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Posted on March 16th, 2013, by

Tim O’Brien and Carolyn Forche’ are well known writers, whose works became the real heritage of modern humankind. Working on different themes, these author unanimous with the general message about horrors of war. Today, there is the attempt to compare personalization solutions and tools in O’Brien’s The Things They Carried and Forche’s The colonel.

Let’s begin with The Things They Carried by Tim O’Brein. At first, it should be cleared that objects, bodies, or images hardly can perceived as some symbols there. Vice versa, the message is absolutely direct. Frankly, author of this work was intended to show out the brunt of conflict between soldier’s duty/necessity and experience of inner peace, which is inherent for people. In this order, strategic use of objects was implemented to get the real meaning of soldier’s horror, burden and frustration, what is often the invisible side of the coin and the greatest tragedy for those, who found the courage to face the challenge. Here are some quotes to support this idea: The things they carried were largely determined by necessity P-38 can openers, pocket knives, heat tabs, wrist watches, dog tags, mosquito repellent, chewing gum, candy, cigarettes; Norman Bowker carried a diary. Rat Kiley carried comic books. Kiowa, a devout Baptist, Carried an illustrated New Testament that had been presented to him by his father, who taught Sunday school in Oklahoma City, Oklahoma. As a hedge against bad times, however, Kiowa also carried his grandmother’s distrust of the white man, his grandfather’s old hunting hatchet. Controversy of personal and common is obvious.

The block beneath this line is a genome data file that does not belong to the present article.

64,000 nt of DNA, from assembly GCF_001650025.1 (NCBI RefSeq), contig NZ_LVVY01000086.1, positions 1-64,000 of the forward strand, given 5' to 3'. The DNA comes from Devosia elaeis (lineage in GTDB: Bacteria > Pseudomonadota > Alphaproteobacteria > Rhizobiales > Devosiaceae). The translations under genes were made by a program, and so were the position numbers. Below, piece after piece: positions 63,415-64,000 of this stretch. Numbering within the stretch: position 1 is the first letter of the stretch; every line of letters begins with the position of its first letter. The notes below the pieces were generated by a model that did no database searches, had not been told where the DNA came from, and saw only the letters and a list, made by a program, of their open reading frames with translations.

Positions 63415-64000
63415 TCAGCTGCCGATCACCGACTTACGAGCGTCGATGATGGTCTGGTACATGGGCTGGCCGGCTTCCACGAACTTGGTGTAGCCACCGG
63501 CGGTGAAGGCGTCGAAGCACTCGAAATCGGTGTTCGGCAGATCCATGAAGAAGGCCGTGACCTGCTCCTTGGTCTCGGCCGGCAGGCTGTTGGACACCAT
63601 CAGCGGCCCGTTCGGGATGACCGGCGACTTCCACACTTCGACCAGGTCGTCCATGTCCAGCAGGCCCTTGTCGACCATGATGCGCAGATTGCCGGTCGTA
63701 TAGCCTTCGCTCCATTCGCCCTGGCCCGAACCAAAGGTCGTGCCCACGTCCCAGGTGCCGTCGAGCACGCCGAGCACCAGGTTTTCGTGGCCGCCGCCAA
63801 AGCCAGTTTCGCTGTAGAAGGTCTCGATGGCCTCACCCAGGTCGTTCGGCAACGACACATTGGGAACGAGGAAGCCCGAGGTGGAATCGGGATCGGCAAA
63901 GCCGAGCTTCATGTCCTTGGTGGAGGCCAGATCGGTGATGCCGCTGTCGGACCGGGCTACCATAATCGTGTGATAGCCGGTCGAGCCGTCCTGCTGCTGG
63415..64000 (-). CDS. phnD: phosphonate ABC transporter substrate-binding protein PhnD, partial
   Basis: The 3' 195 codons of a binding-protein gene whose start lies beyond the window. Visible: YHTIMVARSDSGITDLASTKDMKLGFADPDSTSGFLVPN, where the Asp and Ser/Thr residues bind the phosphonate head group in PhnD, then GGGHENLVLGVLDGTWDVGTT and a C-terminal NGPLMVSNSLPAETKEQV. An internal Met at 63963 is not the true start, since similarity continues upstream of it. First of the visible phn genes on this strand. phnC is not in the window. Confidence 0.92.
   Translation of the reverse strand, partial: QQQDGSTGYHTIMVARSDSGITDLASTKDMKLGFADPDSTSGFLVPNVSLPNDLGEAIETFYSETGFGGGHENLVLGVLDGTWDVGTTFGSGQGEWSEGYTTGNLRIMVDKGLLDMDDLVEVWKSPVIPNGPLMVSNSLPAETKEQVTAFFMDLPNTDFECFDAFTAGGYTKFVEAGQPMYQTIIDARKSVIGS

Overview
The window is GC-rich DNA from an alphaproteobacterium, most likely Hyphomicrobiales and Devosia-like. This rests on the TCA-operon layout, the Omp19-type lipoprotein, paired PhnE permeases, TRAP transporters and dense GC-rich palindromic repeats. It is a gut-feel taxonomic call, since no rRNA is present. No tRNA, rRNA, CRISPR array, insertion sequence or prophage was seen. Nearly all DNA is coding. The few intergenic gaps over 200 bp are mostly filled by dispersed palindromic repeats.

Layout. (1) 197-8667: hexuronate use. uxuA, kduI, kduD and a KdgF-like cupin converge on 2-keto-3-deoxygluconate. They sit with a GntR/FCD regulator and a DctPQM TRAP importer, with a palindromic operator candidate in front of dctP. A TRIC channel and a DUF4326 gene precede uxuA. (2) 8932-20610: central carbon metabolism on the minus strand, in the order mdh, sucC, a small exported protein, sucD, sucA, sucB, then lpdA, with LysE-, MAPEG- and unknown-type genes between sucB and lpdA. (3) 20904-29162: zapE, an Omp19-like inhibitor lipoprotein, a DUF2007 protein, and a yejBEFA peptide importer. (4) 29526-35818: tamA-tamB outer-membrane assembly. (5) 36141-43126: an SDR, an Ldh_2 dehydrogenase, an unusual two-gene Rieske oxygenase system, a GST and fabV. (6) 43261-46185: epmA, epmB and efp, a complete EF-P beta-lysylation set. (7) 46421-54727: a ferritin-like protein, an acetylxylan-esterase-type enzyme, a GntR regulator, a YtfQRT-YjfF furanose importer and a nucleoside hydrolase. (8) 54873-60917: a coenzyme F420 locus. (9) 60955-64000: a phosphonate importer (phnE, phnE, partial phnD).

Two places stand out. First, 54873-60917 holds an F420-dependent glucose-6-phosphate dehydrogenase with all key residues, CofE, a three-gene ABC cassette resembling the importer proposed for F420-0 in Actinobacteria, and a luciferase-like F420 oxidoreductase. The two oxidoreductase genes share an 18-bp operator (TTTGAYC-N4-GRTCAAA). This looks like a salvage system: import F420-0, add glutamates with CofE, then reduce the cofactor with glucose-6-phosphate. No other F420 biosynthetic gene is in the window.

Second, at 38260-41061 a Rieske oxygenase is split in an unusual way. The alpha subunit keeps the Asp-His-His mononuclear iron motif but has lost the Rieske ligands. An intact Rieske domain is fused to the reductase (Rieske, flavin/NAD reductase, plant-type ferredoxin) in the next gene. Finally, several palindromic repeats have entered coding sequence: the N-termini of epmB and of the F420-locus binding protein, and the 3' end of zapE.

Let’s also remind the words about Lieutenant Jimmy Cross from the last scene: He would not tolerate laxity. He would show strength, distancing himself. The sense of duty opposed to personal feelings is the main author’s idea about analyzed text. It is supposed that he was aimed to bring reader the soldier’s soul suffering as unfairly unmentioned horror of Vietnam war.

The colonel by Carolyn Forche’ strategy about war personalization is much different from O’Brien’s. This work is featured by extremely symbolic objects and meaning of hidden sense. There is the opinion that selected approach can be largely explained by the nature of Salvador tyranny she wrote about. Instead of O’Brien who was aimed to show the downside of known war, Forsche’ tells us about the general concept of hidden tragedy. Her main idea is the sense of silenced fear caused by ruthless tyranny. Therefore, readers are able to meet next words: There were daily papers, pet dogs, a pistol on the cushion beside him Broken bottles were embedded in the walls around the house to scoop the kneecaps from a man’s legs or cut his hands to lace The parrot said hello on the terrace. The colonel told it to shut up, and pushed himself from the table. My friend said to me with his eyes: say nothing. All these quotes and some other words from the text are useful to support announced idea. At the end, Carolyn Forche’ changes the narrative vector. Author’s message can be interpreted as the notification that evil cannot be left unnoticed whatever it costs. The symbols of human ears are to the point there: Some of the ears on the floor caught this scrap of his voice. Some of the ears on the floor were pressed to the ground.

To sum up, two analyzed works seem to be rather different in respect to selected styles of writing, various touched themes and events. However, they are they are similar with the main concept, which is incredibly useful to share the meaning of war tragedy, in its different manifestations.

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